Is GSK’s CEO-Andrew Witty’s- Chancellorship Of The University Of Nottingham A Paradigm Of Institutional Hypocrisy?


big-corruption-big-pharma

AWItty

Sir-Andrew-Witty_DSC9994-reducedUniversity of N

GSK

“…Peter C Gøtzsche, MD exposes the pharmaceutical industries and their charade of fraudulent behavior, both in research and marketing where the morally repugnant disregard for human lives is the norm….”

“The main reason we take so many drugs is that drug companies don’t sell drugs, they sell lies about drugs. This is what makes drugs so different from anything else in life”

(May 13th 2015)


Impact caught up with the University’s Chancellor, Sir Andrew Witty, to discuss his appointment, being CEO of GlaxoSmithKline and the £12m donation made to the University.

Witty accepted his position as UoN’s seventh Chancellor at the official inauguration ceremony on 12th March. Witty said he enjoyed the ceremony, although he was glad when it was finished. “It’s not something that I am particularly used to but it was very enjoyable. It’s important for institutions like this to have some history and tradition.”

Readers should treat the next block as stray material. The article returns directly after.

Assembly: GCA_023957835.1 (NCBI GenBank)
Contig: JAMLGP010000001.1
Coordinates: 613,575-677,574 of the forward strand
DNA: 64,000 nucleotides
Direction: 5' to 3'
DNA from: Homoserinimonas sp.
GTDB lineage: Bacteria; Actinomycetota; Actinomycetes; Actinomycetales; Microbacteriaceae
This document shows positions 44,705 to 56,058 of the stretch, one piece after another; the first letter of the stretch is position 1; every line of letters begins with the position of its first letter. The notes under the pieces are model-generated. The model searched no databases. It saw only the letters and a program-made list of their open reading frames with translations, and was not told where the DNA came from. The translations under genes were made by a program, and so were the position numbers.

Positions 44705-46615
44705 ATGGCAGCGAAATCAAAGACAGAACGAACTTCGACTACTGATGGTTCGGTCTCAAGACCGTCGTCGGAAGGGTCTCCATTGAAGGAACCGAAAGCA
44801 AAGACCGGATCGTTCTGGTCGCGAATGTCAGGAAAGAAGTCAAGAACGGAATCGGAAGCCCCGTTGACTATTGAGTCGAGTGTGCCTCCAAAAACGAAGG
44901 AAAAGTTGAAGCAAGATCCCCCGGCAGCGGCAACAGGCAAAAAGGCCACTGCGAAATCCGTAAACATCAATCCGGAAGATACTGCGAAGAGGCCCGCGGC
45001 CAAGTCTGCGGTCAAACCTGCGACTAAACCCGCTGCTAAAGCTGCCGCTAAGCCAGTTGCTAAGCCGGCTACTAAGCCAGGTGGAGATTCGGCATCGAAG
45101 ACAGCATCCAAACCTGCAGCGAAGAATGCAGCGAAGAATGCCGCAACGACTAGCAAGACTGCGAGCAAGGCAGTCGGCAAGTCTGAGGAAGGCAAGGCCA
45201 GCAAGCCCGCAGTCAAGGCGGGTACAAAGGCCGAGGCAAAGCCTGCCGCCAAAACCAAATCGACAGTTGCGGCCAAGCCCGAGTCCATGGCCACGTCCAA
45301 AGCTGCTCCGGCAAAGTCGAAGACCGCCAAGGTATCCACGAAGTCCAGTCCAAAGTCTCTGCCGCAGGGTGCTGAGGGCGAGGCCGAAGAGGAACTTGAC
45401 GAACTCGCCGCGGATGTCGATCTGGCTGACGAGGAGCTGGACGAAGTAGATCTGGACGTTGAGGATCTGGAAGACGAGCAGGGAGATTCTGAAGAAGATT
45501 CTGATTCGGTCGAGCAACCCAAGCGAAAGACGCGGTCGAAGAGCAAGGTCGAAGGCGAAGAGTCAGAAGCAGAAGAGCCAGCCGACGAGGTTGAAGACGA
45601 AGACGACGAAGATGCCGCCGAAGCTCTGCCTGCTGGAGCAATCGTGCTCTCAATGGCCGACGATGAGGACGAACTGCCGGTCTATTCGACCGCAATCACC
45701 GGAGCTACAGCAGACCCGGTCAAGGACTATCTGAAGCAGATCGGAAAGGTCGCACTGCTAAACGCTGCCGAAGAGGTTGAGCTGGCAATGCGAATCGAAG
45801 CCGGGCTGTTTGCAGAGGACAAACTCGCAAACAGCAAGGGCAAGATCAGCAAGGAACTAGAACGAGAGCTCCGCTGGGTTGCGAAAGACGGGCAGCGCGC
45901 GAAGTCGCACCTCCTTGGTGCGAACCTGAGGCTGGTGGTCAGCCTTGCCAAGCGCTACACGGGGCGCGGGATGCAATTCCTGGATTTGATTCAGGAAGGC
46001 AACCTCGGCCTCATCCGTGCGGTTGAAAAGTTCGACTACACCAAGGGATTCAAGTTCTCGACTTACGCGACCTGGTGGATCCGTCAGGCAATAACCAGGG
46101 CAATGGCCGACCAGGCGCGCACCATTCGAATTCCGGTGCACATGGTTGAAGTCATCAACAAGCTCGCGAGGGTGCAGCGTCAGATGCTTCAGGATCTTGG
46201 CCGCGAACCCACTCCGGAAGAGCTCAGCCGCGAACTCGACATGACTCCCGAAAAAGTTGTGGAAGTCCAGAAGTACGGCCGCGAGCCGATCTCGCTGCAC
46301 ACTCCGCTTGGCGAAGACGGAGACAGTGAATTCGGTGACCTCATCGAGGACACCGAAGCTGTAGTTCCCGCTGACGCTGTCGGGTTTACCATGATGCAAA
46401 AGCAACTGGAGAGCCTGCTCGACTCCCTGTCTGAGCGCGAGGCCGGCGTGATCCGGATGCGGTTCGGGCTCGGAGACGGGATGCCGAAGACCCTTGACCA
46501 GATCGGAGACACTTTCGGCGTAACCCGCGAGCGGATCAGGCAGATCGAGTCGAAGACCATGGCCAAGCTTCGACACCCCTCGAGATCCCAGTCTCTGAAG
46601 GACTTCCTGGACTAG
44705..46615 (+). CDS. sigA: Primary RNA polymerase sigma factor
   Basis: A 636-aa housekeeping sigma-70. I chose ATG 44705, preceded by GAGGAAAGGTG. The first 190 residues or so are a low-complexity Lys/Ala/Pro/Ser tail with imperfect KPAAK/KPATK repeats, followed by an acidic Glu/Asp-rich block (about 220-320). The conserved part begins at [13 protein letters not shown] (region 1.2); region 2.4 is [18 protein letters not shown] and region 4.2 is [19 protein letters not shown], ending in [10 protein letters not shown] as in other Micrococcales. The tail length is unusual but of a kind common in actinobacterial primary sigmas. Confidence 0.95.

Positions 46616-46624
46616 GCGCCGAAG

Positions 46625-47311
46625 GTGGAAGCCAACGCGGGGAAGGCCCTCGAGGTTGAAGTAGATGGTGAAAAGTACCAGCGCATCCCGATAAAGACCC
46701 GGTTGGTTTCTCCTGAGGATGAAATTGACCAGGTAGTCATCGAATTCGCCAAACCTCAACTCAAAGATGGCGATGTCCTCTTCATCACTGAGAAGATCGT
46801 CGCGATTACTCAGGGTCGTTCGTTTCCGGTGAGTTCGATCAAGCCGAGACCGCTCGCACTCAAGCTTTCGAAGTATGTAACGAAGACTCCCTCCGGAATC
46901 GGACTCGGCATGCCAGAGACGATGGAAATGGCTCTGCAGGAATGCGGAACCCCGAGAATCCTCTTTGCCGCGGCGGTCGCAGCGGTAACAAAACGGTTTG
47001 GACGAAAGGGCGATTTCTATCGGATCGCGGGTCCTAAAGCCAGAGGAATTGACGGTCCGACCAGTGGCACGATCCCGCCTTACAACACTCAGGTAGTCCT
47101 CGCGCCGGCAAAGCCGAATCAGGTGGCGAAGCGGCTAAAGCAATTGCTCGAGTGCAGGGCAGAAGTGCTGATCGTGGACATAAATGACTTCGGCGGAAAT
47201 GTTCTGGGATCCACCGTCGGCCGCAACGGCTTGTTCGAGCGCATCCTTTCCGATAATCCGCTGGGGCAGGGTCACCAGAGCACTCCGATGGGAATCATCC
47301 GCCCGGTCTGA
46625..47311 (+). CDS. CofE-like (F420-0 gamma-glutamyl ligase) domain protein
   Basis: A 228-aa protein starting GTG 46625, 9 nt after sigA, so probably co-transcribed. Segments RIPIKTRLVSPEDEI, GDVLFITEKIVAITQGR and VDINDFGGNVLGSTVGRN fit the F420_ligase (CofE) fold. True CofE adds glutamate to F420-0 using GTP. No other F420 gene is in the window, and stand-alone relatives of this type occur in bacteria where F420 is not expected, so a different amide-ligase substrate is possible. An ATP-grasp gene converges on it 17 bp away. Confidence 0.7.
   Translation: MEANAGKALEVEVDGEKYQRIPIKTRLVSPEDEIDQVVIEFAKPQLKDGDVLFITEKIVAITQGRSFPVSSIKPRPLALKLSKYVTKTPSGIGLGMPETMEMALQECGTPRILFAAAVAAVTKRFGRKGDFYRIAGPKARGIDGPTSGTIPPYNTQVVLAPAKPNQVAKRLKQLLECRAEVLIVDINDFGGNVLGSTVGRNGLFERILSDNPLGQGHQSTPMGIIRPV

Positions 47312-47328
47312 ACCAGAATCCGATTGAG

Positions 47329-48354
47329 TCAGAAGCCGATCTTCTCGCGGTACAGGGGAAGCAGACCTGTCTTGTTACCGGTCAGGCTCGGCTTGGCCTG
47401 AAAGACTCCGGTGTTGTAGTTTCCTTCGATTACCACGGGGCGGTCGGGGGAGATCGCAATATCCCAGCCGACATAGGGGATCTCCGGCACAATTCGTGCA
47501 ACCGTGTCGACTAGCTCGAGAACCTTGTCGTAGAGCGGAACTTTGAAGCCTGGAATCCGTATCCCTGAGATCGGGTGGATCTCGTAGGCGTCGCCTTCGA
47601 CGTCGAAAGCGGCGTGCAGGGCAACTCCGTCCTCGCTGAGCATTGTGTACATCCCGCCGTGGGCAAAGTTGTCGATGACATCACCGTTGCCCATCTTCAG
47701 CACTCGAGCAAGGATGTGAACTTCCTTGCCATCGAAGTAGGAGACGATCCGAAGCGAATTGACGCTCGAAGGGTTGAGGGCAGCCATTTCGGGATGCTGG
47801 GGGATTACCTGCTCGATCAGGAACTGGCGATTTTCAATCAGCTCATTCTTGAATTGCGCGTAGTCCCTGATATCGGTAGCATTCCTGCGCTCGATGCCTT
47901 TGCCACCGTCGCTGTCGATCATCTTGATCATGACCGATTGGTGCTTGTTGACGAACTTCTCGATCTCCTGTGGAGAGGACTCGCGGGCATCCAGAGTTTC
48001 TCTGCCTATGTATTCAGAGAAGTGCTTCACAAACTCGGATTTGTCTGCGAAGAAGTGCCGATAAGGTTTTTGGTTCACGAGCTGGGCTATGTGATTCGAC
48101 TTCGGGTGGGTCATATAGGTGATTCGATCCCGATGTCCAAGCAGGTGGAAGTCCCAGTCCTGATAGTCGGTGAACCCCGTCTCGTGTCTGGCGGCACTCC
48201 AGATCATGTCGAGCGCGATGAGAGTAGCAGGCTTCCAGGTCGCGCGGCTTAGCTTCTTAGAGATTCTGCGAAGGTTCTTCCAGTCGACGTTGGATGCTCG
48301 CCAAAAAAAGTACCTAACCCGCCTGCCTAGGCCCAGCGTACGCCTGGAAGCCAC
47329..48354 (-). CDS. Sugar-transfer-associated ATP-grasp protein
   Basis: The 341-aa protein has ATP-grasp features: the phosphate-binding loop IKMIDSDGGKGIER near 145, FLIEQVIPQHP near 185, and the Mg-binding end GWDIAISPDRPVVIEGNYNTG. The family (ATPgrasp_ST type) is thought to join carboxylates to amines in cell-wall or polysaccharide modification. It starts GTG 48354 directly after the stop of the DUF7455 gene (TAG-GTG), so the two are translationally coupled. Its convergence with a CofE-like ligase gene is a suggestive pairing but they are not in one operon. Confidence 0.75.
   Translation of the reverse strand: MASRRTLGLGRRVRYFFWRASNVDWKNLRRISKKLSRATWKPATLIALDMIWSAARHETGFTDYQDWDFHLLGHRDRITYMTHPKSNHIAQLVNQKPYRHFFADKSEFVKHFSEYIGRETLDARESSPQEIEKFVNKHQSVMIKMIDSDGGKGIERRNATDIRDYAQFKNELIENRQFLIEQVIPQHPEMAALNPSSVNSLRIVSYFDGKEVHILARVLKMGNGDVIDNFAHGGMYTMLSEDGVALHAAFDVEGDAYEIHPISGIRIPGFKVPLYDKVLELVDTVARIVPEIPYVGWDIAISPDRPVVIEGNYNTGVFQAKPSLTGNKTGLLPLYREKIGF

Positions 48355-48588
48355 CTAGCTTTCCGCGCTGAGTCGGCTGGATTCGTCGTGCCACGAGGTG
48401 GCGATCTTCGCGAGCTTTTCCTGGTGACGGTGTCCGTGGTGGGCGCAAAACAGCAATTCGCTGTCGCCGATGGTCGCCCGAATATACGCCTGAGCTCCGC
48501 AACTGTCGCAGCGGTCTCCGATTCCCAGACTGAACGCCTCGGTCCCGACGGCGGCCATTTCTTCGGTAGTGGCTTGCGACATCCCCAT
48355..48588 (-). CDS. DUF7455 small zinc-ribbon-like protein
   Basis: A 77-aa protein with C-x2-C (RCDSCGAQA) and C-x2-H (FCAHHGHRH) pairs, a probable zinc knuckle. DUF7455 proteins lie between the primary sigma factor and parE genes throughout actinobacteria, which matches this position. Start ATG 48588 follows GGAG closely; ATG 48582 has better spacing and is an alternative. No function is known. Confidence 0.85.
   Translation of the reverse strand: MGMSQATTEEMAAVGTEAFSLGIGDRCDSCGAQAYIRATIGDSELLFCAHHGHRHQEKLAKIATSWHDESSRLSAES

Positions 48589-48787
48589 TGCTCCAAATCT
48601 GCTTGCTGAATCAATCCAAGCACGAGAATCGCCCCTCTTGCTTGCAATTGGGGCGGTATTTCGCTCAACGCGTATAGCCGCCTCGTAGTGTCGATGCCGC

Witty has maintained close ties with the University since graduating with a BA in Economics in 1985.

In 2012 GlaxoSmithKline, of which Witty is CEO, donated £12,000,000 towards the construction of new research laboratories at the University, raising questions about whether the donation was, in part, responsible for his appointment.

Witty also addressed concerns that the ethical scandals in which GSK have been implicated in recent years, including last year’s £1.9 billion fraud case, would compromise the emphasis that Vice-Chancellor David Greenaway places on ‘social responsibility’.

(May 31st 2013)

“This company has been investigated for bribery allegations in many countries. From our investigation, bribery is part of the strategy of this company. This is why they have bribery activities in China,” said Gao Feng, the head of the economic crimes investigation unit at the Ministry of Public Security.”…